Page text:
Several leaks in the ceiling of the Westhampton Beach Post Office on Main Street are slowly damaging what some consider to be an important piece of American art—painter Sol Wilson’s mural titled “Outdoor Sports.”
According to Isabelle Hyman, a retired art history professor at New York University in New York City, the approximate 3-foot-by-7-foot mural that depicts sports that are popular in Westhampton Beach—such as golf, hunting and tennis—has been slowly deteriorating for at least the past year due to leaks in the building’s roof. The mural, completed in 1942, is located near the ceiling on the eastern wall of the post office.
Tom Gaynor, a spokesman for the New York Metro area branch of the U.S. Postal Service, said the post office is addressing the situation by repairing the building’s roof. He noted that the repairs should be completed within the next 30 days, though he did not know how much the work would cost to complete.
“The Postal Service is committed to the mural and will do anything necessary to protect the mural,” Mr. Gaynor said.
“Outdoor Sports” was funded by the Works Progress Administration, a federal program that provided jobs to out-of-work people, including artists, during the Great Depression, according to Ms. Hyman, a part-time Westhampton Beach resident since 1970. One of the best known projects funded by the Work Progress Administration (WPA), which received its money from the U.S. Department of the Treasury, was the Hoover Dam.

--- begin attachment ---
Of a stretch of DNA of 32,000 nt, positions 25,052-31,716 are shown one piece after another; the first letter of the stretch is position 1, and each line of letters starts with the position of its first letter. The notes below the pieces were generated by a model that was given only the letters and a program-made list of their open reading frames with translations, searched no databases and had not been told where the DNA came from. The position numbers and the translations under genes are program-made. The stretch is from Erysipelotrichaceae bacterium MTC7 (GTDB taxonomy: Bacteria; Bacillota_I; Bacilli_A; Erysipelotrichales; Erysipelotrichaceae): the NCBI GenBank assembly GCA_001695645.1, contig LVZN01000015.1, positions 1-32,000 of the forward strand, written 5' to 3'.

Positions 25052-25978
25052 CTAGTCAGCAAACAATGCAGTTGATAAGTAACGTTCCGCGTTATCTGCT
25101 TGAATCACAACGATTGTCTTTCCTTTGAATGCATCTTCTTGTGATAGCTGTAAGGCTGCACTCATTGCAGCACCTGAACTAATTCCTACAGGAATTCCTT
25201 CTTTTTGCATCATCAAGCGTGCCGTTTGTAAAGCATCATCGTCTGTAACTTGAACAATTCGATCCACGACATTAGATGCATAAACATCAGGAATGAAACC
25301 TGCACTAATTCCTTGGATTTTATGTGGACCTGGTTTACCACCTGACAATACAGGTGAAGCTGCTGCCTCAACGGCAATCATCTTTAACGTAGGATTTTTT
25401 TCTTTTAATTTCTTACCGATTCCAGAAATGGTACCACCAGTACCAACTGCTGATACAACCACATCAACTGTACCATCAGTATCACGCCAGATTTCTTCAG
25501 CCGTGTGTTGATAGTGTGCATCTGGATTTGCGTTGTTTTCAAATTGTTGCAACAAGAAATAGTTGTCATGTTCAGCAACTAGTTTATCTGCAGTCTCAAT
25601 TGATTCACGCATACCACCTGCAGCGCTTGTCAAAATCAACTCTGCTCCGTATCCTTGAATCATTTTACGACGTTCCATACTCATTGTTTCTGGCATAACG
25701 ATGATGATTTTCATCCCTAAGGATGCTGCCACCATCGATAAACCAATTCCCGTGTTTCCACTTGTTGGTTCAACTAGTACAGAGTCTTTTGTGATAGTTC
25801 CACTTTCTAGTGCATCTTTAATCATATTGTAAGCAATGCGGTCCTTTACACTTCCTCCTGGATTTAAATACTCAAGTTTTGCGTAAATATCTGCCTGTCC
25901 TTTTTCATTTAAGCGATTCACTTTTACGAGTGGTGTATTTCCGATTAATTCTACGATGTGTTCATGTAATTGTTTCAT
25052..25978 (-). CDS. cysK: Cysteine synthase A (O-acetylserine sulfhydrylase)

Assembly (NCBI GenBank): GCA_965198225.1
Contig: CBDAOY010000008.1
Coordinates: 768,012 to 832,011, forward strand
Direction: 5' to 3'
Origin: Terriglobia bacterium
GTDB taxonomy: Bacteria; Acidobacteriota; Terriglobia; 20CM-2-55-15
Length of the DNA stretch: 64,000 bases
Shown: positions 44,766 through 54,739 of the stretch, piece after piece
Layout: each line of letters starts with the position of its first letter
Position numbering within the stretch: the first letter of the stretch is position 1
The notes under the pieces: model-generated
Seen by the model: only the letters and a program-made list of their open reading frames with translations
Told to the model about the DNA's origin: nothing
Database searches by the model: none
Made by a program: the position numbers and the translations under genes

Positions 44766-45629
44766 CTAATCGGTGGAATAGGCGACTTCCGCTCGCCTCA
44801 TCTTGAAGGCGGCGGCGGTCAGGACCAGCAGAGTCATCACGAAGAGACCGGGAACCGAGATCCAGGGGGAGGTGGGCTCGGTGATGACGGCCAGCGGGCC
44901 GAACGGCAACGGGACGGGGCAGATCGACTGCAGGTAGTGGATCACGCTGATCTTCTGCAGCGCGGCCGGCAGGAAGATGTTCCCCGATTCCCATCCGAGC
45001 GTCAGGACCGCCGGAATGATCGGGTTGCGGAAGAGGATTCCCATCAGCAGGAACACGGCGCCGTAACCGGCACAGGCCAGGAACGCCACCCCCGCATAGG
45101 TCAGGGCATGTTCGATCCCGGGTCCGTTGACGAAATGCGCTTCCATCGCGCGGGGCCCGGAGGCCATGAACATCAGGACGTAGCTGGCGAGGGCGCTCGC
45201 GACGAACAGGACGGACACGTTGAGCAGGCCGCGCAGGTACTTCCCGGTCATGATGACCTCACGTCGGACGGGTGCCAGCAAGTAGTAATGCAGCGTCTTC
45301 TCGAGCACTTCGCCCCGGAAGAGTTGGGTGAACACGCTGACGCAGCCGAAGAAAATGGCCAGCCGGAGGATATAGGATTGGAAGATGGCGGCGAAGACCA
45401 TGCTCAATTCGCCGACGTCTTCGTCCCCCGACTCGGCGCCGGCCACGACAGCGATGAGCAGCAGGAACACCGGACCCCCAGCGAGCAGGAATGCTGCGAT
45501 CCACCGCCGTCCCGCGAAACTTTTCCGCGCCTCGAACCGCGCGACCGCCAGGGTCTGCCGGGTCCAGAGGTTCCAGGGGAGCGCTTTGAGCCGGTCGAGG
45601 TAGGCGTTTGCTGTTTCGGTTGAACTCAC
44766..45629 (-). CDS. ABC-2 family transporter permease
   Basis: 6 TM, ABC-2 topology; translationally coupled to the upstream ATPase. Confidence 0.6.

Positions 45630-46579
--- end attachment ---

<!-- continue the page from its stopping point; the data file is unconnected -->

Mr. Wilson’s painting is one of many featured in post offices across Long Island. Ms. Hyman noted that the majority of the local WPA-funded murals can be found adorning the walls of Nassau County post offices.
Ms. Hyman explained that while Mr. Wilson might not be a household name, he did hold his own on the American art scene. Originally from Vilnius, Lithuania, Mr. Wilson lived in New York City and taught at prestigious art schools there, such as the American Artists School and the Art Students League.
“He has paintings recorded as being in the collections of significant museums,” Ms. Hyman said. “He had a real life as an artist; He was not an amateur.”
Ms. Hyman said she first noticed a small fissure in the upper left-hand corner of the mural more than a year ago, noting that, since then, the fissure has extended farther into the painting, compromising its quality.
“I’m hoping that, somehow, whoever is responsible for the condition of the post office will see to it that the leak is repaired and that whatever damage that is just at the top left hand of the painting is repaired as well,” Ms. Hyman said.
Mr. Gaynor explained that the repairs Ms. Hyman is advocating is part of the post office’s “long-term strategy” for the mural, which includes its full restoration.